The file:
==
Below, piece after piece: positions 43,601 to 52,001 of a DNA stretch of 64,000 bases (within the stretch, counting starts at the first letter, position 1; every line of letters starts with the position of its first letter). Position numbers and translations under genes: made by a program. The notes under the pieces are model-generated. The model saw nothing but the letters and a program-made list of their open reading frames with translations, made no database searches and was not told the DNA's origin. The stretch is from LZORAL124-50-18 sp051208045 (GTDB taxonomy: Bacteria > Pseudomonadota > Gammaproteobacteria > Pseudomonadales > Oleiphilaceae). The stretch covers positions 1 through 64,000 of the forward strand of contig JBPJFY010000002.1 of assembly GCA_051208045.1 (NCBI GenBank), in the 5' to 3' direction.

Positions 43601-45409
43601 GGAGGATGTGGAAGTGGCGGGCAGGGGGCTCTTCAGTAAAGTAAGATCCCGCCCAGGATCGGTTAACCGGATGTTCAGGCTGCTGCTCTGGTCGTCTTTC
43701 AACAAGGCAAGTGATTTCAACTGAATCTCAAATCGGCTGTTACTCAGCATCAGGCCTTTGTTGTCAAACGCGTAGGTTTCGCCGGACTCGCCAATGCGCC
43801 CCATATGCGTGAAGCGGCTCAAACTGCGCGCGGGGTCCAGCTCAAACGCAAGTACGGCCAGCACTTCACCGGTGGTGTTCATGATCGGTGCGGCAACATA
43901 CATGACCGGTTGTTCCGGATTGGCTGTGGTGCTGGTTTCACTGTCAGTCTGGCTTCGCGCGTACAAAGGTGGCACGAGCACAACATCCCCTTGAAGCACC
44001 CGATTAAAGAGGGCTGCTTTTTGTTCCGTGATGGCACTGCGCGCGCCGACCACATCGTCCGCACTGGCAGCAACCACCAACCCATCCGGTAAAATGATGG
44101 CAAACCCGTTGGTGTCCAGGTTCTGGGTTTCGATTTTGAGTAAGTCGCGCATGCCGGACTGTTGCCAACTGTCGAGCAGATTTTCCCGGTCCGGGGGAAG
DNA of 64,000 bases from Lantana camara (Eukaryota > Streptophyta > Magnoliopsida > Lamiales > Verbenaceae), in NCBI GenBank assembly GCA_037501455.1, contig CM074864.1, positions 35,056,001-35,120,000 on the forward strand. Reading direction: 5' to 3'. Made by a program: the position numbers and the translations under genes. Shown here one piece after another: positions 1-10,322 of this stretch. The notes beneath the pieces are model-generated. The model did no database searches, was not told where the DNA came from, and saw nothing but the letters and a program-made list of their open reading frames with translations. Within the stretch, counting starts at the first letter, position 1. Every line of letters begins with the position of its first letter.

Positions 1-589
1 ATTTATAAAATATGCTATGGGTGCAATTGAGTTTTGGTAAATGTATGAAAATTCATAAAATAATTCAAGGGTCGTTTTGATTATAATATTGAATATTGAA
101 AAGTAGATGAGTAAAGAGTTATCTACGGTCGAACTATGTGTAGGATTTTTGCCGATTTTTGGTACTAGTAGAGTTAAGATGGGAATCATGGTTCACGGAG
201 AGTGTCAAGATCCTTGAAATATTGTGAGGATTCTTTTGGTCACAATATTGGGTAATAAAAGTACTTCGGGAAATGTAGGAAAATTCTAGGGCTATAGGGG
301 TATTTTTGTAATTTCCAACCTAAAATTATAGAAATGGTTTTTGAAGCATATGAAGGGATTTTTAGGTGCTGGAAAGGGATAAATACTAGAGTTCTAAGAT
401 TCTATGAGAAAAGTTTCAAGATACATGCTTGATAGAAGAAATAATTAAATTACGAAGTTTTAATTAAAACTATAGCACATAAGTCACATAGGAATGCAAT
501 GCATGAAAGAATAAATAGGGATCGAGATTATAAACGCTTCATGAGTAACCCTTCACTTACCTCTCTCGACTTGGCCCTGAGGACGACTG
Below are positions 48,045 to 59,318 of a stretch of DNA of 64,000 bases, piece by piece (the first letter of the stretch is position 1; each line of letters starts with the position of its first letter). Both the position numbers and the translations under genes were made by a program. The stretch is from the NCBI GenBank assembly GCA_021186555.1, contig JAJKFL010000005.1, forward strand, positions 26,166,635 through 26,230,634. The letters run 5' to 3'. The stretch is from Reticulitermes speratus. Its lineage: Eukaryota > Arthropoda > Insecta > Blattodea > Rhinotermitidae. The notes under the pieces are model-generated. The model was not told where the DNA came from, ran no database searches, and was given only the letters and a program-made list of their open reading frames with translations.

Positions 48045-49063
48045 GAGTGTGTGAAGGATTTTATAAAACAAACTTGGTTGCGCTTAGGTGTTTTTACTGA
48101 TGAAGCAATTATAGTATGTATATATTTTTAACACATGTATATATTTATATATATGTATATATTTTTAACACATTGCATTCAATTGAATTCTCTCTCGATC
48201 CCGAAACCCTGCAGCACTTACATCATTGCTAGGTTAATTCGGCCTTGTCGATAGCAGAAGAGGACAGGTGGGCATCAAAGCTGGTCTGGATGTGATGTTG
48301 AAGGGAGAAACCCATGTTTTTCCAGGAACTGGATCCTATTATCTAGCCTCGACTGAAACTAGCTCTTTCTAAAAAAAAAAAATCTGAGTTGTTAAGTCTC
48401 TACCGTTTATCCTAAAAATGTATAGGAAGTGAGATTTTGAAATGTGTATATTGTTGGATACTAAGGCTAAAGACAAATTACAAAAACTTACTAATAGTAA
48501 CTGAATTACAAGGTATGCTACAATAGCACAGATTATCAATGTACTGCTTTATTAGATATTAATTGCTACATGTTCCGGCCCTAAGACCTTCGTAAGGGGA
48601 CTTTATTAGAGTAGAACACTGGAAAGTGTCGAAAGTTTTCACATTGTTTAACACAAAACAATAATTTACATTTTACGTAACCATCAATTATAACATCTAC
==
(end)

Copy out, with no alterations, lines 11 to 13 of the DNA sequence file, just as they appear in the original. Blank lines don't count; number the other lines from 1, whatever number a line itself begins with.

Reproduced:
1 ATTTATAAAATATGCTATGGGTGCAATTGAGTTTTGGTAAATGTATGAAAATTCATAAAATAATTCAAGGGTCGTTTTGATTATAATATTGAATATTGAA
101 AAGTAGATGAGTAAAGAGTTATCTACGGTCGAACTATGTGTAGGATTTTTGCCGATTTTTGGTACTAGTAGAGTTAAGATGGGAATCATGGTTCACGGAG
201 AGTGTCAAGATCCTTGAAATATTGTGAGGATTCTTTTGGTCACAATATTGGGTAATAAAAGTACTTCGGGAAATGTAGGAAAATTCTAGGGCTATAGGGG